Wild Things is the 1998 neo-noir mystery/thriller from director John McNaughton who does the bulk of his work on television. After you get only short way into this campy thriller, you’ll see why Naughton spends most of his time on TV work – this comes across as more of a titillating Lifetime movie than a big screen feature film at many turns, but it does hold one’s attention.
Matt Dillon plays high school guidance counselor Sam Lambardo at the ritzy south Florida town of Blue Bay’s Blue Bay High School. He’s liked by most of the kids and outwardly a nice guy, but there’s something nefarious bubbling under the surface. He’s had an affair with one of his student’s, Kelly Van Ryan’s (Denise Richards) wealthy mothers, is currently involved with another one of the town’s wealthy, upper crust women, and seems to be hated by Suzie Toller (Neve Campbell), a student from the wrong part of town, so to speak, who was once arrested for drug possession and left to hang out to dry by Mr. Lambardo who claimed to be her friend. Things begin to go awry for Lambardo when Kelly Van Ryan claims he raped her at his house after offering her a ride home and police detectives Ray Duquette (Kevin Bacon) and Gloria Perez (Daphne Rubin-Vega) come in to investigate the charges. Sam can’t afford a top lawyer, so he gets the shady, bargain attorney Ken Bowden (Bill Murray) to represent him against the top attorneys Kelly’s mom throws at him.
Saying more beyond this would spoil a lot of this very twisting narrative and juicy plot filled with one twist after another – maybe one or two twists too many. There’s no denying the gorgeous visual style of this film and the fan service it offers it up. In 1998 a make out session between Neve Campbell and Denise Richards may have still passed as risqué, but not so much today. Looking back, it seems more exploitative and cliché, especially when one considers they are supposed to be high school students.
Flaws aside (and there are many) this is still an enjoyable guilty pleasure sort of film with performances that fall just short of so camp they elicit laughter, and so many head spinning twists just when you have the mystery solved, another curve ball comes your way.
Wild Things comes with new 4K restorations of both the Original Theatrical Version and the Unrated Edition from the original camera negatives by Sony Pictures Entertainment. Like many of Sony’s own releases to 4K of their films, this does not disappoint. This is pure reference from the very opening credits when we see the title splash across the screen against the backdrop of sundown in the everglades, the beautiful orange, amber, black, and deep purple colors that ‘pop’ from the screen courtesy of the Dolby Vision HDR. This 2.35:1 HEVC 2160p (4K UHD) Dolby Vision encodement presents a gorgeous layer of sharp grain structure, excellent depth of field, nuanced shadows in the numerous scenes set in the dark, such as the turning point moment between Sam, Kelly, and Suzie where Suzie is seemingly drugged and clobbered over the head with a champagne bottle by Sam. There’s no noise or posterization, and a fantastic array of colors, especially in the neon signage in the dive bar. This is top notch.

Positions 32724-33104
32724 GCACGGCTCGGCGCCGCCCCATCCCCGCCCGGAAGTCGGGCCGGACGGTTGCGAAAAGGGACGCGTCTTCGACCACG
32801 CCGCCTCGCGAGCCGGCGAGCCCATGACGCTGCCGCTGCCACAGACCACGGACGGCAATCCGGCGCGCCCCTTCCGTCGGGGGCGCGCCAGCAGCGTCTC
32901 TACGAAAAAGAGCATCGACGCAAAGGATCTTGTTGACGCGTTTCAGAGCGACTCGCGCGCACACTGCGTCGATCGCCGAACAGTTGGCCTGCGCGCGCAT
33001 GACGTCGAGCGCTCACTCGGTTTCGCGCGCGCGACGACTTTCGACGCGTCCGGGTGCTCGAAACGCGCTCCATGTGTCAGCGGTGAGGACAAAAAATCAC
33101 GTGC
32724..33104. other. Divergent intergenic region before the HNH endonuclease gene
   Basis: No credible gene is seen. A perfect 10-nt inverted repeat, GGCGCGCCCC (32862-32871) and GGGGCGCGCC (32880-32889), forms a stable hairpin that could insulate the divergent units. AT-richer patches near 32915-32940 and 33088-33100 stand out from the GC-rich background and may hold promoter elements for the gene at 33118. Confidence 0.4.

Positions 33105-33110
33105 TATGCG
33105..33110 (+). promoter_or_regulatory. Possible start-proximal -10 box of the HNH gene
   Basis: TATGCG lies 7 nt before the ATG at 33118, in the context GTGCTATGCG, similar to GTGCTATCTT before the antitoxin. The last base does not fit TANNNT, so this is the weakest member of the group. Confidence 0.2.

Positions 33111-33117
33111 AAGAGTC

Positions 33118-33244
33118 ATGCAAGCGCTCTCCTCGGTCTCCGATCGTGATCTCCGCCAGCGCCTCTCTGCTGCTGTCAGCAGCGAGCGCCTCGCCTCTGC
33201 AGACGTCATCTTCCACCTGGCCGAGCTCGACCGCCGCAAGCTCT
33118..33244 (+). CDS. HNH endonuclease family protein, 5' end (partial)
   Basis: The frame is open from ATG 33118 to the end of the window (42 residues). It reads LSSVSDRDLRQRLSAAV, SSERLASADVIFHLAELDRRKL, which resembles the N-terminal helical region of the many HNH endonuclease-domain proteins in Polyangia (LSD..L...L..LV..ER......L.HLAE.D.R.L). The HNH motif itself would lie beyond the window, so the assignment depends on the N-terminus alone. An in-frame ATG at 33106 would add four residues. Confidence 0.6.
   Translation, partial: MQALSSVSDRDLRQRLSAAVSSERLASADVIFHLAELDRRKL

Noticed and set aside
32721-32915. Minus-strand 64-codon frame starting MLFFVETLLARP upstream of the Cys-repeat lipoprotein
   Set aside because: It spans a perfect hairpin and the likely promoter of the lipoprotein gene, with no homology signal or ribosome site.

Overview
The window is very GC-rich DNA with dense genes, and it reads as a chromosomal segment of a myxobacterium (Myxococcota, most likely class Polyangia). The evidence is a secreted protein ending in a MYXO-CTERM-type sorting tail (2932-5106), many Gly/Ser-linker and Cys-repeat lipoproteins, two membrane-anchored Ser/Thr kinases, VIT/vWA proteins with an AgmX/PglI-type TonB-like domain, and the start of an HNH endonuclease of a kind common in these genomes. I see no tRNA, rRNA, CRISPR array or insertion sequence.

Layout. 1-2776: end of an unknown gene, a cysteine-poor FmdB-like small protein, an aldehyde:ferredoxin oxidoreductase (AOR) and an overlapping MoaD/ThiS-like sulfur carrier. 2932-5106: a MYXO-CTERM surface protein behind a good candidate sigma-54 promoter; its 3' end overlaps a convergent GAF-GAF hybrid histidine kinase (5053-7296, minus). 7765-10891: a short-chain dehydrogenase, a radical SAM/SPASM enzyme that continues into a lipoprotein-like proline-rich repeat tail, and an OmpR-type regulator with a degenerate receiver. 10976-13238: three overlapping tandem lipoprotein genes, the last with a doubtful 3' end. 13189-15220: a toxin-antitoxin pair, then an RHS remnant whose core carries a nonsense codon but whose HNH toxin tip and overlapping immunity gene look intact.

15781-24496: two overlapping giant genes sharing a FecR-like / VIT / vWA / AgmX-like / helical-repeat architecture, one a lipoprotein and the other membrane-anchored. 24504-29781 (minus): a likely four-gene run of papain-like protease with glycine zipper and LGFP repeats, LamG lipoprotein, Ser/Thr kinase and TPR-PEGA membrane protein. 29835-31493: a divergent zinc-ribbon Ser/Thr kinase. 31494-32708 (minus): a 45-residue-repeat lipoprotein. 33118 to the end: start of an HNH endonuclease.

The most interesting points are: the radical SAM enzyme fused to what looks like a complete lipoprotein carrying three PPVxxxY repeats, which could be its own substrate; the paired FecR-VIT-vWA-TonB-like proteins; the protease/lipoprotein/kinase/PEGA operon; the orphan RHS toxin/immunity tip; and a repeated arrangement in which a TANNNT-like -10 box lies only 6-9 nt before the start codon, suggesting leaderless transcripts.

Wild Things comes on 4K Ultra HD with an English DTS-HD Master Audio 5.1 mix as the sole audio track for the film apart from the audio commentaries. This mix is actually very good with superb ambience and a mix of sounds that “bounce” into the surround channels. Check the first scene where we see Sam Lambardo sailing into dock with his students. You can hear the clanking of sails from a ‘non-distinct’ distant location in the surrounds. The musical score has a lush, reverberant sound and dialogue comes across clearly.
Arrow come through again with a brilliant collection of special features curated in a beautiful collectible package and tchotchkes with brand-new artwork with reversible sleeve, and art cards. The two audio commentaries are must-listen inclusions that bring a lot to the table.
- Reversible sleeve featuring original and newly commissioned artwork by Sam Hadley
- Six double-sided, postcard-sized lobby card reproductions
- Double-sided fold-out poster
- Exclusive new interview with John McNaughton (1080p; 00:26:20)
- Exclusive new interview with Denise Richards (1080p; 00:14:04)
- On-set Interviews (1080i; 00:04:17)
- “An Understanding Lawyer” outtakes (1080p; 00:00:27)
- Trailer (1080p)
- Stills Gallery (1080p)
- Illustrated collector’s booklet featuring new writing on the film by Anne Billson and Sean Hogan
- Exclusive new audio commentary by director John McNaughton and producer Steven A. Jones
- Commentary by director John McNaughton cinematographer Jeffrey Kimball, producers Steven A. Jones and Rodney Liber, editor Elena Maganini and score composer George S. Clinton
The Final Assessment
A juicy bit of guilty pleasure comes wrapped up in gorgeous packaging with a strong selection of bonus features and reference quality audio and video in 4K with Dolby Vision. This is another winning release from Arrow who continue to amaze us with their 4K releases.
Wild Things (Limited Edition) is out on 4K Ultra HD May 24, 2022 from Arrow Video
- Rating Certificate: R (for strong sexuality, nudity, language and some violence)
- Studios & Distributors: Mandalay Entertainment | Sony Pictures Entertainment | Arrow Video
- Director: John McNaughton
- Written By: Stephen Peters
- Run Time: 108 Mins. (Theatrical) | 114 Mins. (Unrated)
- Street Date: 24 May 2022
- Aspect Ratio: 2.35:1
- Video Format: HEVC 2160p (4K UHD)
- HDR Format: Dolby Vision (HDR10 Compatible)
- Primary Audio: English DTS-HD MA 5.1
- Subtitles: English SDH